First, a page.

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Your First
Off-Road Ride

You've got a mountain bike —
now it's time to tackle a mountain

Owning a mountain bike and riding it only on the street is like having a sweet set of golf clubs and never venturing beyond the driving range. While it's fun, it's nothing like the experience that awaits you on backcountry trails.

And, surprisingly, with just a little preparation and practice, even a beginning cyclist can safely ride off road. To help you get started, here are our best trail tips:

Find a Ride
Some folks think that because there are no peaks on the horizon, they can't really "mountain bike." Actually, every American is close to off-road riding. It may be dirt roads instead of mountainous singletrack, yet the thrills are the same.

If your local bike shop sells mountain bikes, chances are good that the employees ride the local trails and know where to send you. Buy a county map, take it to the shop, and have someone mark the best spots. As you discover more, mark those, too.

Be Safe
Because trail systems are often off the beaten track, we recommend riding with friends. If something goes wrong, you'll have help or someone who can get help. It's also important to carry energy food in case you tire. And, carry tools and a spare tube and patch kit to handle basic repairs. Of course, you should always wear a helmet, too. And, it's not a bad idea to pack a cell phone if you have one.

Knowing the area helps, too. If you're not familiar with the trails, ask ride partners what to watch for: Are there poisonous plants to avoid? Biting insects? Slippery roots or hidden ruts? Wildlife concerns? Being prepared before you hit the trail is the best way to avoid danger.

Another important point is to always ride within your limits. Take it easy and don't try to ride parts of the trail that scare you. It's better to walk a challenging section than to risk crashing. In time, as you learn to ride over different terrain, you'll ride more and walk less. But, at the outset, listen to the voice of reason rather than the urgings of your ego.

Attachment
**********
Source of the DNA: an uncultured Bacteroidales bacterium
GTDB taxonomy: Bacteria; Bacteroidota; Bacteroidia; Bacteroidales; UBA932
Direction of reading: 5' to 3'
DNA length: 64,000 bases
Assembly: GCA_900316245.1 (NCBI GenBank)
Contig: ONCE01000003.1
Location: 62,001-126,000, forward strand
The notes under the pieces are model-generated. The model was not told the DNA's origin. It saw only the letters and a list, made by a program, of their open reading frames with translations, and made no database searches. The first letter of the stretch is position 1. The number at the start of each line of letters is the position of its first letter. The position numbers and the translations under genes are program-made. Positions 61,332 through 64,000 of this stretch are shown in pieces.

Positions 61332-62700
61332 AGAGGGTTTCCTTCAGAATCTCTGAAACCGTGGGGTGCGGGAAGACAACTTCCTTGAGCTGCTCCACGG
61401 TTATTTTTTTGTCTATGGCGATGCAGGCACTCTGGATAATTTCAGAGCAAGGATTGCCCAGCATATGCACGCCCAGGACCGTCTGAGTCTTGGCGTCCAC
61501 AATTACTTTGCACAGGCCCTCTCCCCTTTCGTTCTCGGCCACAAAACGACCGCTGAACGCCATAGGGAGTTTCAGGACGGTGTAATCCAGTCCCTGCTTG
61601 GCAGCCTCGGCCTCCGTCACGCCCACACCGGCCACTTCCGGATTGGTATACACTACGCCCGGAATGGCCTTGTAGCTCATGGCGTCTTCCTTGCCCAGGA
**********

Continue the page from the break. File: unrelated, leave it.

Check Your Bike
Before hitting the trails, make sure that your bike is in tip-top mechanical condition. The brakes should be working perfectly. The chain and derailleurs should be lubricated and adjusted properly. And, your suspension system should be set to your weight and riding style so that it offers control and comfort.

If you're using toe clips and straps or clipless pedals, make sure you can get in and out quickly. That way, you'll be able to get your feet down if you stall out suddenly on a steep hill or over an obstacle.

Also, avoid the common mistake of riding off road with too much tire pressure. While it's best to inflate tires hard for road use, softer pressures offer more control, traction and comfort on the trails (35 to 45 psi is right for most riders).

Easy On The Brakes
On your first off-road rides, you'll probably feel most comfortable riding the brakes to control your speed. Keep in mind, however, that you don't want to brake so much that you lose all your momentum. It's always easier to ride over a rough stretch or a slight hill if you bring some speed into it. Not too much -- just enough to sustain your balance.

If you're squeezing the brakes too often or with too much force you'll be rocking from side to side, planting one foot or the other and not getting into the rhythm of the ride. Worse, applying the brakes too much can lead to skidding and a loss of control. Plus it creates unnecessary wear on your bike and the trails.

Practice braking and learn to lightly apply the brakes only when needed to slow down or stop. Mountain-bike brakes are powerful and they can stop you extremely quickly when you need them to. So, when the trail's safe relax your hands and enjoy the ride.

Relax And Move Around
Two techniques for skillful off-road riding are relaxation and changing your body position. If you can release the tension from your upper body as you ride, you'll be able to react more quickly to changes in the terrain and you'll be less likely to overreact when faced with a tricky or dangerous section. Keep your shoulders, neck and hands nice and relaxed and take occasional deep breaths to remain calm.

It's also important to move around on the bike as the trail changes to get your weight in the right position for optimum handling. For example, if you remain in the saddle when riding down a steep hill, your weight will be too far forward. If you apply the front brake too hard or hit a bump with your rear wheel, you might take a trip over the handlebars. You can eliminate this possibility by standing slightly (remain crouched) and moving your body so that your butt is actually behind the seat. With your weight properly shifted rearward, there's no way you'll go over the bars.

Similarly, when climbing steep hills, it helps to lean forward so that the front wheel doesn't pop up. With a little practice, these movements will become instinctive and you'll do them automatically.

Expert mountain bikers got that way by practicing. To improve your skills, you should, too. A great way to do this is riding with friends and stopping to practice on difficult sections. This way, you can try to ride it while your friend spots for you. And she can watch and see what you're doing and recommend different approaches.

You can also learn by watching better riders. When you're out on the trail, stop and observe how others ride over obstacles that give you trouble. You can also ask people how to ride the section. Mountain bikers are a friendly bunch and they'll be happy to give you some tips and advice.

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